I’ve gone on and on about identity on the web and the battle over owning your namespace online. As far as I’m concerned there are clear and present dangers in making an ill- or uninformed decision about who you host your identity with. If you use whatever is simply the easiest or most convenient, you’re essentially handing over the reigns to how you’re presented on the web. I call this “brand-mediated identity” — where your identity is essentially subjugated to a company or organization.
“Brand-mediated identity” in and of itself isn’t bad. In fact, it’s a choice — one that I argue shouldn’t be made unconsciously or involuntarily (but all too often is because obvious or viable alternatives aren’t available).
Indeed, people mediate their online identities through brands all the time — the latest example being the “Madmenize” app that replaces your Twitter avatar with a cartoon head from the acclaimed Mad Men series. This kind of mediation happens with increasing frequency on Twitter, where identity is fluid and often the sum of a tweet, an avatar and a username. Renny Gleeson has even started cataloguing these “icon memes” — they’re that frequent.
But today I came across a truly inspirational approach to brand-mediated identity that portends great potential for OpenID and for brands generally — especially those with eager and adoring fans:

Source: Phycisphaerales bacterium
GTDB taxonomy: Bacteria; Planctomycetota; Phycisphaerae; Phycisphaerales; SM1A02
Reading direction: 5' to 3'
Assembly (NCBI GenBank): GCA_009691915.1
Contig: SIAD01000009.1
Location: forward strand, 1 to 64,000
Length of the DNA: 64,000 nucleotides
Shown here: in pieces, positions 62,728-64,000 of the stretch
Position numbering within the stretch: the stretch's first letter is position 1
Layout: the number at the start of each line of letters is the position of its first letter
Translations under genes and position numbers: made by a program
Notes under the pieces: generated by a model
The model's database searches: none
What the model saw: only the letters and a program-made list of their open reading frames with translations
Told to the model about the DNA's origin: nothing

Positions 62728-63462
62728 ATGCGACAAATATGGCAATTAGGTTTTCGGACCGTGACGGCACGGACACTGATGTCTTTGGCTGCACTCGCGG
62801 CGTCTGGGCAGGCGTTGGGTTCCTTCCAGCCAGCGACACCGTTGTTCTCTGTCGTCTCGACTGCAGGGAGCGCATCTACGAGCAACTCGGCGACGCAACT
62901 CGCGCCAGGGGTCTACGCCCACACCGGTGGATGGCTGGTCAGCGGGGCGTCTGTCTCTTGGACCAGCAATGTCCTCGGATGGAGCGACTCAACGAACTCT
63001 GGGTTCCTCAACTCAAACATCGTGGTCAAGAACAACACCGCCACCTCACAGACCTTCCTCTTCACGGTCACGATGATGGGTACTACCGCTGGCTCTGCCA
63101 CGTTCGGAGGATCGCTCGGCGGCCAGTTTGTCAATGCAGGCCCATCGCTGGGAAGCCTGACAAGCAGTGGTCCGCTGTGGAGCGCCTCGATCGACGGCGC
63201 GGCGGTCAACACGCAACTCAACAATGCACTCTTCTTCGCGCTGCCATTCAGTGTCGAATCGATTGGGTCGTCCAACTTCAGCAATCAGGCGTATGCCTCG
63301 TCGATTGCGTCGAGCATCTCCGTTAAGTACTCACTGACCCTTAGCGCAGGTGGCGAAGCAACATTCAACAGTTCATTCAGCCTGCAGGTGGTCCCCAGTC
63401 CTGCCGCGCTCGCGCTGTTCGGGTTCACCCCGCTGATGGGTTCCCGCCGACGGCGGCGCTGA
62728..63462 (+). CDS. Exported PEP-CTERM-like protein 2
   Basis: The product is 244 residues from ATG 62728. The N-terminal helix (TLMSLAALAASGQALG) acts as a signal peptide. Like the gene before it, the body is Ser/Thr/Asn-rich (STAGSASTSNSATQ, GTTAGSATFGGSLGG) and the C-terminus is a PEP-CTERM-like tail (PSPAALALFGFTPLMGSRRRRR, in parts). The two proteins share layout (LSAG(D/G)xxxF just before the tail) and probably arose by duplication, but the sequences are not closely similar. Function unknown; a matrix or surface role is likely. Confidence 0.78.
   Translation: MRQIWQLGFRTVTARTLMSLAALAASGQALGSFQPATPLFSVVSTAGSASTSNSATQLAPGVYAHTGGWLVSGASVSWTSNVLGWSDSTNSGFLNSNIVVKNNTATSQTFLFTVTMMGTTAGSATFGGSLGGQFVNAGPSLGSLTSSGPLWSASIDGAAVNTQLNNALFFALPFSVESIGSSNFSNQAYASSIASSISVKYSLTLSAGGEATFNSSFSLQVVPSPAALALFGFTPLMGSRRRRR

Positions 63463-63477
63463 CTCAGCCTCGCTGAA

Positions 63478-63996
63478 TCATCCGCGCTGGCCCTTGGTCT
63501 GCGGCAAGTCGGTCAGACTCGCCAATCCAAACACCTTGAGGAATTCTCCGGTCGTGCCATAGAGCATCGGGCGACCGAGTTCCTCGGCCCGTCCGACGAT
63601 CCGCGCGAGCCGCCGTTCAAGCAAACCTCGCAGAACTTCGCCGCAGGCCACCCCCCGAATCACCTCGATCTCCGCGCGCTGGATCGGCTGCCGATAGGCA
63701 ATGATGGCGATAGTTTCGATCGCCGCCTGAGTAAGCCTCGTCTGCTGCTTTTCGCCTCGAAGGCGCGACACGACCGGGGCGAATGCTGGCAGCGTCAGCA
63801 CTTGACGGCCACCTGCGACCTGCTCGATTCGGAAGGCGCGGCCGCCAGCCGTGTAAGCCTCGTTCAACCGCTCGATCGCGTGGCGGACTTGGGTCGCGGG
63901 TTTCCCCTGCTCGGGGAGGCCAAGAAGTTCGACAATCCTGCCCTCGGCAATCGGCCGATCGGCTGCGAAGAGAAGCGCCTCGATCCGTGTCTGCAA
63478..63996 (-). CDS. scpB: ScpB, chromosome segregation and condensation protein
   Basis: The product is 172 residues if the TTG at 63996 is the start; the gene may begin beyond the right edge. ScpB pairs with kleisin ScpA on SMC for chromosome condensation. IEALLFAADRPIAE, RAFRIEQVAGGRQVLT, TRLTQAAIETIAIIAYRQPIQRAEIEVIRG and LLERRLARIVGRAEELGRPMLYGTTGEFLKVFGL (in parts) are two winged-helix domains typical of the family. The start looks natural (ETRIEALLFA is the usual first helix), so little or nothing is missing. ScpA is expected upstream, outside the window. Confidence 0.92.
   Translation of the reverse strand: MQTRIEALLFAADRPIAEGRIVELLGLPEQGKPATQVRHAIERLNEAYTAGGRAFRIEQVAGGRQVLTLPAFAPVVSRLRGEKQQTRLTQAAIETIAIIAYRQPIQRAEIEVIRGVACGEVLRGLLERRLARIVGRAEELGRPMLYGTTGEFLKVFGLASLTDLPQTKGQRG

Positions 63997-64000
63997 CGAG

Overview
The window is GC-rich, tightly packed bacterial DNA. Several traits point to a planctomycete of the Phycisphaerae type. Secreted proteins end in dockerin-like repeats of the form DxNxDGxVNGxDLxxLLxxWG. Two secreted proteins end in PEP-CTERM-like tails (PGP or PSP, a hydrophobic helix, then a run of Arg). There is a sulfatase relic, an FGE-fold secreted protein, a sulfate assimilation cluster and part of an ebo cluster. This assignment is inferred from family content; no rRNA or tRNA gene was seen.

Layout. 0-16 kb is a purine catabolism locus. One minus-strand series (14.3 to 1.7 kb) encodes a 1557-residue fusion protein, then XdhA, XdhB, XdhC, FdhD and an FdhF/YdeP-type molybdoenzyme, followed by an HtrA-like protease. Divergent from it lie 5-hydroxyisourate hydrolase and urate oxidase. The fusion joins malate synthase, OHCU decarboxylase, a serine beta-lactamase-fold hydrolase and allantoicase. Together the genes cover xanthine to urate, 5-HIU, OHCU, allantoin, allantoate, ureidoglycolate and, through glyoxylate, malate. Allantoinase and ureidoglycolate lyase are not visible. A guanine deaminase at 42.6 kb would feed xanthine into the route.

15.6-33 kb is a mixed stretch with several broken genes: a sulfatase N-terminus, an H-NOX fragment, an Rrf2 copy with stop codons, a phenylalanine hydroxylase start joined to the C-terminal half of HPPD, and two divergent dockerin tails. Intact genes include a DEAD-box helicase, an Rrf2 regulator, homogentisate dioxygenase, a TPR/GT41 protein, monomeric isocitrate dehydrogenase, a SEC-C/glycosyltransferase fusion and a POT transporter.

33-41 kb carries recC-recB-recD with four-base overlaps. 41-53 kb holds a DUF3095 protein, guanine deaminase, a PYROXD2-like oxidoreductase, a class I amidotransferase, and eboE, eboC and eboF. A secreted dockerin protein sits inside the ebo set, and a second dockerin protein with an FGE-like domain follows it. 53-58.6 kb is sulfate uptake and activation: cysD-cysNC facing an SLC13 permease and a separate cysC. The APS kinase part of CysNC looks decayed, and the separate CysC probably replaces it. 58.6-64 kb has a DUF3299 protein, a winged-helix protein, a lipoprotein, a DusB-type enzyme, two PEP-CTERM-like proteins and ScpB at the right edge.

What better way to both support Creative Commons and show off your patronage than by identifying yourself across the web with your very own unique, secure, privacy-protecting creativecommons.net OpenID (just like Zach Beauvais)?
For a mere $50 minimum donation ($25 for students), you can own a limited edition URL and profile from Creative Commons that identifies you to the world and provides a compelling revenue opportunity for the non-profit foundation.
While companies like SAP become OpenID providers for pedestrian reasons like simplifying authentication across their many different distributed web properties, Creative Commons is redistributing the brand equity and social capital their members have accrued over the last several years by letting people show and verify their affiliation to the organization.
With this simple example, we can start to see the symbiosis of making an intentional choice about identity: Creative Commons finds a new revenue opportunity and members of the community have a way to express their affiliation and promote the brand. This is exactly the kind of thing that I could see the NYTimes doing for its writers (as an extension to its Times People platform) — providing them both a home on the web and a way to validate their association with a more well-known entity. This of course is just a small experiment for Creative Commons — but a very exciting one in terms of what it means for identity on the web.